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  • European Spring: Why Our Economies and Politics are in a Mess – and How to Put Them Right

    Britain and the rest of Europe are in a mess. Our economies are failing to deliver higher living standards for most people – and many have lost faith in politicians’ ability to deliver a brighter future, with support for parties like UKIP soaring. Are stagnation, decline and disillusionment inevitable?

    European Spring Front cover banner
  • Aftershock: Reshaping the World Economy After the Crisis — out now

    The financial crisis brought the world to the brink of economic breakdown. But now bankers’ bonuses are back, house prices are rising again and politicians promise recovery – all this while unemployment remains high, debts mount, frictions with China grow and the planet overheats.
    Is this really sustainable – or do we need to change course?

    Aftershock
  • Immigrants: Your Country Needs Them

    Immigration divides our globalising world like no other issue. We are being swamped by bogus asylum-seekers and infiltrated by terrorists, our jobs stolen, our benefit system abused, our way of life destroyed – or so we are told. Why are ever-rising numbers of people from poor countries arriving in Europe, North America and Australasia? Can we keep them out? Should we even be trying?

    Immigrants: Your Country Needs Them

European Spring is reviewed as part of the lead review in this week’s Economist.

The Economist writes:

Philippe Legrain, who once worked for The Economist, was another close observer of the euro crisis, as an economic adviser to the European Commission president, José Manuel Barroso. His conclusions are similar to Mr Pisani-Ferry’s, if more stridently expressed. He is particularly good on (and particularly scathing about) the shortcomings of his own institution and the ECB. He is not popular in Brussels or Frankfurt.

Mr Legrain argues that Europe should have tackled its banks’ problems much sooner than mid-2012, when it decided to create a (still incomplete) banking union. A big reason why America has recently grown faster than Europe is that it did more to sort out its banks in 2008-09. Mr Legrain is also right to criticise the ECB for its half-hearted bond purchases before July 2012, when it finally emerged as a proper lender of last resort. Only in the second part of his book, when he moves into broader topics such as education, innovation, climate change and democracy, culminating in his call for a “European spring”, are his arguments sometimes less persuasive.

Both authors agree that the aftermath of the crisis is an unsatisfactory one that may not endure. Even if markets do not turn sour again, most of Europe seems stuck with low growth, high unemployment (especially for young people) and a horrible debt burden. The risk of a “lost decade” similar to Japan’s in the 1990s is worryingly high. Worst of all is the broad disillusion of voters with the entire European project, which will be expressed in this month’s European elections through big gains for populist and extremist parties….

What is striking is how much the authors agree about the failings of the EU and the euro, which is stuck in a half-completed house. Where they differ is in the solutions they propose.Europhiles want deeper integration and more centralised powers. That was proposed this spring by the German-led Glienicker group and by the French-led Eiffel Europe group. It is also backed by Loukas Tsoukalis, a Greek academic, in an essay, “The Unhappy State of the Union”, published by London-based Policy Network.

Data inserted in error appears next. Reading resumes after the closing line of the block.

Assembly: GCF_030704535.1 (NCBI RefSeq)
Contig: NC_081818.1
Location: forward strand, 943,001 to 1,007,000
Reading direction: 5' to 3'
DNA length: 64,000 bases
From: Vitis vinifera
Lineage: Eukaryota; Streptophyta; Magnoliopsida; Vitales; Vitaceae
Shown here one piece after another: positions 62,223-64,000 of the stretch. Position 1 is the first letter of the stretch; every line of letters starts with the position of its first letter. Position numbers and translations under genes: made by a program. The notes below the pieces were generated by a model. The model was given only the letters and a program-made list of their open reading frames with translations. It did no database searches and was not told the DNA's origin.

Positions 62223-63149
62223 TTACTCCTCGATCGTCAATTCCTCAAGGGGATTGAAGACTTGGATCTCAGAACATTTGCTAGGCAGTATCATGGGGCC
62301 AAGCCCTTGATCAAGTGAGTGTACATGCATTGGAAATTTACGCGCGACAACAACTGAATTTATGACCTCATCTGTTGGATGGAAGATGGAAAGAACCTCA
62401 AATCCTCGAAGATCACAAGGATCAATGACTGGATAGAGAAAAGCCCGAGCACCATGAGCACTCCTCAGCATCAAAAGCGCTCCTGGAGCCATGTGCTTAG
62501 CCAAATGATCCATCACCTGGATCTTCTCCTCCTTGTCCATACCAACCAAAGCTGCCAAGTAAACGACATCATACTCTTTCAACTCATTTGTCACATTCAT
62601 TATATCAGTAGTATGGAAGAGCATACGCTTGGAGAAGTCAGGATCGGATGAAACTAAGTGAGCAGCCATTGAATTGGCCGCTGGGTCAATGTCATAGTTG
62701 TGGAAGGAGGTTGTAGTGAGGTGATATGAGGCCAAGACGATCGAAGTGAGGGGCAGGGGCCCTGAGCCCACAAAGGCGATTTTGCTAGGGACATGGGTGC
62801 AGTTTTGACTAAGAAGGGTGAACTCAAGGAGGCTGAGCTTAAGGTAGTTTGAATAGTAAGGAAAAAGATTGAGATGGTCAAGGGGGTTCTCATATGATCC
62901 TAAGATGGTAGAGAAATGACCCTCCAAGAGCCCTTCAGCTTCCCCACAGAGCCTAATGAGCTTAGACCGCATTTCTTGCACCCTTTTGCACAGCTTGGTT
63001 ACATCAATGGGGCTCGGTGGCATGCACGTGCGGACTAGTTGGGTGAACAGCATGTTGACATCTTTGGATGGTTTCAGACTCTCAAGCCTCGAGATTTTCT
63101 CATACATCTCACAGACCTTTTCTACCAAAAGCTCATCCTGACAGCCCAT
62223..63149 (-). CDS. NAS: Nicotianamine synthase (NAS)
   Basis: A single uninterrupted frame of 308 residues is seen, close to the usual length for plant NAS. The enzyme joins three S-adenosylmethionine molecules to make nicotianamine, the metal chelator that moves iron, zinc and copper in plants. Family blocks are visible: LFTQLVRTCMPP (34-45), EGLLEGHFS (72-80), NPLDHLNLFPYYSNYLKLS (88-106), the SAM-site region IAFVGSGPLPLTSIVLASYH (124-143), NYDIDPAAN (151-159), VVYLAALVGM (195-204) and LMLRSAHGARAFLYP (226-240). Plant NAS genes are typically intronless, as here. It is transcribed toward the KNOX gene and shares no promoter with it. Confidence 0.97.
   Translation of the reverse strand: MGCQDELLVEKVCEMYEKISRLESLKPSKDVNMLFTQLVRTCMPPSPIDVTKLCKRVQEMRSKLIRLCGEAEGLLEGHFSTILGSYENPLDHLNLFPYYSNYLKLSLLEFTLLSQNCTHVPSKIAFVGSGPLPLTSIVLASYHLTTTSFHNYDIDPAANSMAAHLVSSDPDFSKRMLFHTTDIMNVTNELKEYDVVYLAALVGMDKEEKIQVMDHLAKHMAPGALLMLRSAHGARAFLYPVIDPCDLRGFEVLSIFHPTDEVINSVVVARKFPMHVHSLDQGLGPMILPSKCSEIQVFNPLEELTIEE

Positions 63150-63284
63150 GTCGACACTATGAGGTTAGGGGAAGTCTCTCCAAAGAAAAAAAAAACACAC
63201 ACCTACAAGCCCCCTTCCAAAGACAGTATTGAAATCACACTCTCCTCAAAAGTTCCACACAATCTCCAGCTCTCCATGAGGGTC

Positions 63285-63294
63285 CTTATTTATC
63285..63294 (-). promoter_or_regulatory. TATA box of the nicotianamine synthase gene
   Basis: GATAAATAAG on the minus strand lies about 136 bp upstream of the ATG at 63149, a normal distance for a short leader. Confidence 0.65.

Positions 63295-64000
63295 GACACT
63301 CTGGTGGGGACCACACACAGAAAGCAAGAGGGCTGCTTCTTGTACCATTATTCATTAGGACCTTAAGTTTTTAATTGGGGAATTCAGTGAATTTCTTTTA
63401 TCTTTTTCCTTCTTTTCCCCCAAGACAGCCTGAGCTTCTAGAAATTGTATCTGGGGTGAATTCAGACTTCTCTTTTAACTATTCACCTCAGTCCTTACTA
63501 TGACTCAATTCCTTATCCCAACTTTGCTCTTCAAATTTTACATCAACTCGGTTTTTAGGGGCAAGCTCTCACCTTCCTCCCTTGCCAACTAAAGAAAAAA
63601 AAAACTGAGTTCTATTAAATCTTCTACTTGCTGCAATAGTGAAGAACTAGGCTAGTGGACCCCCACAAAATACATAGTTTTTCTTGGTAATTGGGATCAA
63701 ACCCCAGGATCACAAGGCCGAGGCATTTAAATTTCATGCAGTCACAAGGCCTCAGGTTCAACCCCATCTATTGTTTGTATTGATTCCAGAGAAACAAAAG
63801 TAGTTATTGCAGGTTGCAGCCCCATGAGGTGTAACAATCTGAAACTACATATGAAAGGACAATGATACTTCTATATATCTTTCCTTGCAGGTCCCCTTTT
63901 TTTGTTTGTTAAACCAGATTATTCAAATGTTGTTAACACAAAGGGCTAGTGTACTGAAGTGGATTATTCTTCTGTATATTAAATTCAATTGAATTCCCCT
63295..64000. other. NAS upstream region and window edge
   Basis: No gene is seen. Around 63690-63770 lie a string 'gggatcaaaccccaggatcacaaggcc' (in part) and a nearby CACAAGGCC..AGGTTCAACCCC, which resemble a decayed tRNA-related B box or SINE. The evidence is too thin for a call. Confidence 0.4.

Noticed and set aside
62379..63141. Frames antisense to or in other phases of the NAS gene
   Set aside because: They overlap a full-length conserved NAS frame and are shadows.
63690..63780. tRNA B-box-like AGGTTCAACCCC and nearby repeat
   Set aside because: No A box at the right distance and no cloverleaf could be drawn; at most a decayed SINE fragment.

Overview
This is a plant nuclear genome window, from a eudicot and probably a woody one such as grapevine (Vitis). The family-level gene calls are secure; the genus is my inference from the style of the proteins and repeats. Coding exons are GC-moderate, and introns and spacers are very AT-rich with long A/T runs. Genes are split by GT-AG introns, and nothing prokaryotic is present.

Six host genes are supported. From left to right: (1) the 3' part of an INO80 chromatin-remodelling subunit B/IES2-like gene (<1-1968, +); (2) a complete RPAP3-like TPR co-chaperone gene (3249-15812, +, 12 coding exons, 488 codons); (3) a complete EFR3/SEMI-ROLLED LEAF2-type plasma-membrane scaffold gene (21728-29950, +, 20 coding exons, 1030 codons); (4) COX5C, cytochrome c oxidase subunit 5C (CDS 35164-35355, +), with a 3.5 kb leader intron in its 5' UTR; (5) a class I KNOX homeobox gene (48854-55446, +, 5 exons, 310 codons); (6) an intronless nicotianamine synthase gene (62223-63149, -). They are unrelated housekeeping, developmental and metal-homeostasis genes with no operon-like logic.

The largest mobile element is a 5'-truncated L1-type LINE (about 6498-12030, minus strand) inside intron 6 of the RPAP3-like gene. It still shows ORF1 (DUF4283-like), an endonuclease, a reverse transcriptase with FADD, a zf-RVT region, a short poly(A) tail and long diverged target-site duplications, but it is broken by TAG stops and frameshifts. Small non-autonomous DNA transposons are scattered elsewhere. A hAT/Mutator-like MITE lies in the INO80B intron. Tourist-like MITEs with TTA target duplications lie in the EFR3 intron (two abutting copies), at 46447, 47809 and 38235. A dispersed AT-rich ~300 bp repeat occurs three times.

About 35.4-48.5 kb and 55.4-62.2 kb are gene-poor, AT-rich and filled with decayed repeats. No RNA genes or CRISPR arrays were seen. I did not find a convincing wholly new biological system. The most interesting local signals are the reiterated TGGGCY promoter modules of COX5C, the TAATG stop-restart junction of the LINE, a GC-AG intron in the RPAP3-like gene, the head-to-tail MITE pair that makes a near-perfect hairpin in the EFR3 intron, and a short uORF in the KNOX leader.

Yet few voters feel warmly about ever closer union; many would agree with Mr Bootle that this aspiration of the original Treaty of Rome should be formally ditched. Nor do many welcome ever greater intrusion by Brussels and Frankfurt into domestic politics. A more plausible idea, backed by Mr Legrain, is to restore greater freedom to national governments but reinstate the principle that they will not be rescued by the centre if they get into trouble.

The biggest worry may stem from the perception that the crisis is over. This is likely to slow or even stop further reforms. If that happens, the EU and the euro will get into trouble again—and the outcome next time could be even worse.

John Peet, Europe Editor of The Economist, adds:

Philippe Legrain convincingly argues that euro-zone policymakers made several big mistakes: there was too much fiscal austerity, they were too slow in trying to mend the banks and the European Central Bank delayed for too long in becoming a lender of last resort. The euro may have survived, but the system remains unstable and Europe still needs a lot more reform if it is to prosper.

Posted 21 May 2014 in Blog, euro, Europe, European Spring

Fintan O’Toole has written an excellent piece about the injustice of the EU’s treatment of Ireland during the crisis and the need for Ireland to stand up to the EU. He quotes liberally from European Spring, which he describes as a “fine new book”.

Posted 21 May 2014 in Blog, euro, European Spring, Ireland, Irish Times
Posted 17 May 2014 in Blog, Die Tageszeitung, euro, European Spring, Germany
Posted 11 May 2014 in Blog, euro, European Spring, Portugal, Público
Posted 11 May 2014 in Blog, euro, European Spring, Finance

In today’s Sunday [Irish] Independent, Colm McCarthy reviews European Spring in his column. He concludes: “This book… is a spirited and readable account of the biggest policy failure to have afflicted the European project since its inception almost 60 years ago.” Thank you.

Posted 11 May 2014 in Blog, euro, European Spring, Ireland

I was interviewed about European Spring by Heidi Plougsgaard Jensen of the Danish newspaper, Morgenavisen Jyllands-Posten. PDFs are here and here 

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European Spring was launched in Dublin on Tuesday in the magnificent Long Room of Trinity College Dublin. A huge thank you to Senator Sean Barratt for speaking, to Brian Lucey for organising, to Sam Vigne for selling books and to Anne-Marie Diffley and all her team for hosting us.